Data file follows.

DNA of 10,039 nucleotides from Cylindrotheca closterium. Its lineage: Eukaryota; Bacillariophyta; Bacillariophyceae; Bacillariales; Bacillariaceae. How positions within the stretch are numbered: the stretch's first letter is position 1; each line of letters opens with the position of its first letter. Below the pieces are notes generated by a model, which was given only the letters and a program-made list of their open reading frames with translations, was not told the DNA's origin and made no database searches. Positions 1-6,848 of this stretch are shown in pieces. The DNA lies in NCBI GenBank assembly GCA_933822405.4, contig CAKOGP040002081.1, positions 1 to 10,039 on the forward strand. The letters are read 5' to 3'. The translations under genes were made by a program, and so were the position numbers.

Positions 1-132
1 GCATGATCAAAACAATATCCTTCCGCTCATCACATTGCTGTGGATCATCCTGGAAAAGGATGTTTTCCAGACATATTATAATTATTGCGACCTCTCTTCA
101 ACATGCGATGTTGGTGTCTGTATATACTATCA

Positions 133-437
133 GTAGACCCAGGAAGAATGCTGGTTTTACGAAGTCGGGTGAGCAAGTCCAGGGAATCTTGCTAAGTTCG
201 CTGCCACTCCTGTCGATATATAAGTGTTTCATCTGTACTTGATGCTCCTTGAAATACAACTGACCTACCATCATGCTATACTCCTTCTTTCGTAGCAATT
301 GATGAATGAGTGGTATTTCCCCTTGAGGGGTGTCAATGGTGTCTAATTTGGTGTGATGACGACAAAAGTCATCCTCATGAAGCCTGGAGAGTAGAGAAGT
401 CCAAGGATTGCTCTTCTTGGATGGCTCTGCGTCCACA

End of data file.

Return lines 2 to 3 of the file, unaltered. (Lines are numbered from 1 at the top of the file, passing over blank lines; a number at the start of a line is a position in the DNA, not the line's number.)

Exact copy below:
Positions 1-132
1 GCATGATCAAAACAATATCCTTCCGCTCATCACATTGCTGTGGATCATCCTGGAAAAGGATGTTTTCCAGACATATTATAATTATTGCGACCTCTCTTCA